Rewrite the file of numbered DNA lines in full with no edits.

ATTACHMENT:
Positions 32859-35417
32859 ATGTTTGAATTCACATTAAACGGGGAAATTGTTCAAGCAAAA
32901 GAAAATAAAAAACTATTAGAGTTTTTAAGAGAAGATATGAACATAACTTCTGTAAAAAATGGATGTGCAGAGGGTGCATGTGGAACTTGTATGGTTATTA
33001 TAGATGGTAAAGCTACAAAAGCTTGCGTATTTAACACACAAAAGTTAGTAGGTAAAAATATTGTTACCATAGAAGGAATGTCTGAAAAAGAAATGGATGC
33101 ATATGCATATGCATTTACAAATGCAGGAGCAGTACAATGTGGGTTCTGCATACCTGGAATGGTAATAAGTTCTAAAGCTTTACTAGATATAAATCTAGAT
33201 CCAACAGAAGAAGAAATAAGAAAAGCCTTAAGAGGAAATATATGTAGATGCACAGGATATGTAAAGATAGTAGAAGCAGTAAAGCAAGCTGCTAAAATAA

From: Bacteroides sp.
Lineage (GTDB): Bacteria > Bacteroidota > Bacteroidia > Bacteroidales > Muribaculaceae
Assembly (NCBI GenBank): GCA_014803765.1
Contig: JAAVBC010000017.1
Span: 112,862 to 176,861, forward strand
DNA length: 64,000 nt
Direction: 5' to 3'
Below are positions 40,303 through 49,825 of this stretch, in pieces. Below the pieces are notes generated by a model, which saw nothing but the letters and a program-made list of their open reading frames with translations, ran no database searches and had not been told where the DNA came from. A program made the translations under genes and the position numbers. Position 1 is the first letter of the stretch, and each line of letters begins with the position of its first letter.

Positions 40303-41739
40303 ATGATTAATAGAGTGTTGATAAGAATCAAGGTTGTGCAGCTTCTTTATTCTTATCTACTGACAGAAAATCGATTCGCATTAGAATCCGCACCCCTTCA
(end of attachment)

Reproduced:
Positions 32859-35417
32859 ATGTTTGAATTCACATTAAACGGGGAAATTGTTCAAGCAAAA
32901 GAAAATAAAAAACTATTAGAGTTTTTAAGAGAAGATATGAACATAACTTCTGTAAAAAATGGATGTGCAGAGGGTGCATGTGGAACTTGTATGGTTATTA
33001 TAGATGGTAAAGCTACAAAAGCTTGCGTATTTAACACACAAAAGTTAGTAGGTAAAAATATTGTTACCATAGAAGGAATGTCTGAAAAAGAAATGGATGC
33101 ATATGCATATGCATTTACAAATGCAGGAGCAGTACAATGTGGGTTCTGCATACCTGGAATGGTAATAAGTTCTAAAGCTTTACTAGATATAAATCTAGAT
33201 CCAACAGAAGAAGAAATAAGAAAAGCCTTAAGAGGAAATATATGTAGATGCACAGGATATGTAAAGATAGTAGAAGCAGTAAAGCAAGCTGCTAAAATAA

From: Bacteroides sp.
Lineage (GTDB): Bacteria > Bacteroidota > Bacteroidia > Bacteroidales > Muribaculaceae
Assembly (NCBI GenBank): GCA_014803765.1
Contig: JAAVBC010000017.1
Span: 112,862 to 176,861, forward strand
DNA length: 64,000 nt
Direction: 5' to 3'
Below are positions 40,303 through 49,825 of this stretch, in pieces. Below the pieces are notes generated by a model, which saw nothing but the letters and a program-made list of their open reading frames with translations, ran no database searches and had not been told where the DNA came from. A program made the translations under genes and the position numbers. Position 1 is the first letter of the stretch, and each line of letters begins with the position of its first letter.

Positions 40303-41739
40303 ATGATTAATAGAGTGTTGATAAGAATCAAGGTTGTGCAGCTTCTTTATTCTTATCTACTGACAGAAAATCGATTCGCATTAGAATCCGCACCCCTTCA